Writing lines

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Writing lines, from J'Apprends l'Orthographe (1905).
Writing lines for punishment, Sammlung Kindheit und Jugend (Stiftung Stadtmuseum Berlin).

Writing lines is a common form of punishment for children in schools, and sometimes also in the home. While it was prevalent in the past, it is not very common now.

The child has to write a line — usually an affirmation such as "I must pay attention in class" repeatedly (typically, a hundred times) without mistakes and in good handwriting. The lines are usually written in an exercise book, but it is also common (particularly in the U.S. up to the 1960s) to make a student write lines in chalk on the blackboard in the classroom.

Writing lines (on paper) is either given as an extra homework (to be presented by the next day), or the student has to stay after class to do the punishment.

Writing lines has three intended purposes:

  1. It is a punishment chore that takes effort, strength, concentration, and consumes time.
  2. It is a writing exercise that will train handwriting.
  3. It is hoped that the repetition of the sentence will burn its meaning into the child's mind, improving the child's future behavior.

Alternatively instead of repeating the same line over again, the child might be assigned to copy out the school rules or dictionary pages, or they can be required to write an essay on some theme such as Speech is silver but silence is golden. Their teacher may also require that they have their penance signed by both of their parents.

Writing in different colors[edit]

The student's task can be made more tedious by requiring that they change the color of the writing from one word to the next, for example,

Young misses must heed their teachers.

This punishment is much more effective if the student is kept after school to write their penance in chalk on the blackboard under their teacher's supervision. Writing with pen-and-paper at home, they can cheat by writing Young one hundred times in red, then misses one hundred times in blue, and so on. Writing their penance under their teacher's direct supervision will force them to switch chalk pieces between each word, very substantially prolonging their penance and reinforcing the educational message they is supposed to learn. On a blackboard, the two colors of chalk used will most likely be white and yellow, but if more colors are available their task can be made even more tedious. (Making the student print their penance, changing the color of the chalk with each letter, is another and even more tedious variation that might be used when the student is a "repeat offender" and changing color from word-to-word has been used for a previous offense.)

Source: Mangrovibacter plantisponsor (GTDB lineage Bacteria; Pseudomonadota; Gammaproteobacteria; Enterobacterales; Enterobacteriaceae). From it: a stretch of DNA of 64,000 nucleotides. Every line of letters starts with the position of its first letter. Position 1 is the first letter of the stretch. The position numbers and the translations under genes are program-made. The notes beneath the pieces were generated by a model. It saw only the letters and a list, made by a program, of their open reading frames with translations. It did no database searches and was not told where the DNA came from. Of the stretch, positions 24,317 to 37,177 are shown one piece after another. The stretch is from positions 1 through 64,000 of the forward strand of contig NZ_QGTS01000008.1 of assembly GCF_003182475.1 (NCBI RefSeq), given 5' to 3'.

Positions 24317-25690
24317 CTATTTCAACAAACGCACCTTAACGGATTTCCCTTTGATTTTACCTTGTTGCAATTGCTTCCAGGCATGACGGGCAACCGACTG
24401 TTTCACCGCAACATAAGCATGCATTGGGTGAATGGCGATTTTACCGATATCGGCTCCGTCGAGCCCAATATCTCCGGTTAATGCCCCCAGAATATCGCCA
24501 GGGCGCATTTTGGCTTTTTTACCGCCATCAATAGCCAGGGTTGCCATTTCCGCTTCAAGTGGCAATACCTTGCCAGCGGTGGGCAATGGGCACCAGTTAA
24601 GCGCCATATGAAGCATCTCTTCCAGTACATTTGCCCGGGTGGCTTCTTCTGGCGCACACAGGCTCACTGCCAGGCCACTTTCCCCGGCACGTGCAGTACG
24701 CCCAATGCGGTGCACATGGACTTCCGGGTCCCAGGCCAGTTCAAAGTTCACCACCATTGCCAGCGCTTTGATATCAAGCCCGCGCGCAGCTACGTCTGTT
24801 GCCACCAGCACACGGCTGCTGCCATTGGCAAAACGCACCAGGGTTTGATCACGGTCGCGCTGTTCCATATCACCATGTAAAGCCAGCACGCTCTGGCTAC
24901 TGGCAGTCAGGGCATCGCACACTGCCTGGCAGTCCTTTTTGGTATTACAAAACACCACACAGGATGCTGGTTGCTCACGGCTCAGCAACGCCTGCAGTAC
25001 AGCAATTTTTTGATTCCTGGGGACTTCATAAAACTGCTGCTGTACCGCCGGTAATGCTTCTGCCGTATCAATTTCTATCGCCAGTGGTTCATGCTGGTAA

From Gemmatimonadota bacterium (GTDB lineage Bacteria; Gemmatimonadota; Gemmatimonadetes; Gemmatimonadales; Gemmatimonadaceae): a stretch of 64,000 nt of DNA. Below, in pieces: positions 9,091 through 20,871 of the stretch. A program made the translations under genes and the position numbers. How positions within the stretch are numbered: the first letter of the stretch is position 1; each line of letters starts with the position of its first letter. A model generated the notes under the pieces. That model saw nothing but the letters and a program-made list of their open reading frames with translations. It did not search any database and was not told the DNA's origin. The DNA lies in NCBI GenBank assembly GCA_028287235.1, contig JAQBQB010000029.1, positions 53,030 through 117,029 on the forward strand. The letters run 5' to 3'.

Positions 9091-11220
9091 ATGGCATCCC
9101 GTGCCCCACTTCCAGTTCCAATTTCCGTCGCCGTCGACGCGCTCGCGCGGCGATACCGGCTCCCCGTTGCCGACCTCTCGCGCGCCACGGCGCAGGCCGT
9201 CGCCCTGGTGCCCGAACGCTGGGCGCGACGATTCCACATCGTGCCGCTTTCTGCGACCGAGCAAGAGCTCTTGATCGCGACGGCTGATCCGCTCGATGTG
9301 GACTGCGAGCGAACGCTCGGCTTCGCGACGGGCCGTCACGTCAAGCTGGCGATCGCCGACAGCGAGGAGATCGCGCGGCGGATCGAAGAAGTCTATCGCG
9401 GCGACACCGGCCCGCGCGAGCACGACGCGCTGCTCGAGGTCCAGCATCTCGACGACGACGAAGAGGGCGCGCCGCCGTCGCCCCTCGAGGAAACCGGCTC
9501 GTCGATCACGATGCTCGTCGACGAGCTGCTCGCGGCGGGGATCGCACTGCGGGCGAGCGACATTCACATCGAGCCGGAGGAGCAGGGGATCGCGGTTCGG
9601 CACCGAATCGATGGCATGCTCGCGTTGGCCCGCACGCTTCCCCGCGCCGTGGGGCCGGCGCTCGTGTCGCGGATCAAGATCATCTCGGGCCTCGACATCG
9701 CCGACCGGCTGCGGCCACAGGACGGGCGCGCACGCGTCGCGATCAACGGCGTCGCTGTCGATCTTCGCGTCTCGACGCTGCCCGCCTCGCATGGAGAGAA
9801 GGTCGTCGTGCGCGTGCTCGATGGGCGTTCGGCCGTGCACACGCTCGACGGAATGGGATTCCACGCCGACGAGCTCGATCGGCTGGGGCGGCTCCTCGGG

Example (joke)[edit]

There is a humorous cartoon series, The Simpsons, in which Bart Simpson writes on the blackboard,

I must not waste chalk.
I must not waste chalk.
I must not waste chalk.
I must not waste chalk.
I must not waste chalk.
I must not waste chalk.
I must not waste chalk.

Writing lines in spanking art[edit]

Writing lines is occasionally featured in spanking stories, novels and spanking videos. Sometimes, a character is made to write lines before they are spanked.

Corporal punishment videos[edit]

Fetish spanking videos, especially when placed in a classroom setting, sometimes include a schoolgirl writing lines on a chalkboard or paper at the start or conclusion of her punishment session. Some examples below:

  • Alexa Punished For Chewing Gum (RealSpankings Institute), photos
  • I Will Always Be Fully Prepared for Class (RealSpankings Institute), photos
  • Serious Hard Spankings (Pacific Force), college student writes "I will get straight As next semester" 100 times on a note pad while sitting on a spiked floor mat.
  • St Catherine's Private School for Girls, episode 100: Punishment Lines, Part 2 (Spanked In Uniform), Julie writes "I must behave in class" on a whiteboard.


In 2001 actress Dominique Swain posed in the nude as a humiliated "naughty schoolgirl" for a Peta anti-fur print ad. Swain is seen writing lines ("I'd rather go naked than wear fur") repeatedly on a classroom chalkboard.

In 2003 footwear company Skechers ran an ad featuring pop-singer Christina Aguilera as a disgraced schoolgirl. Behind her the blackboard is covered in writing ("Skechers is not part of the uniform"). Aguilera also appears as a teacher holding up a ruler, implying an impending punishment.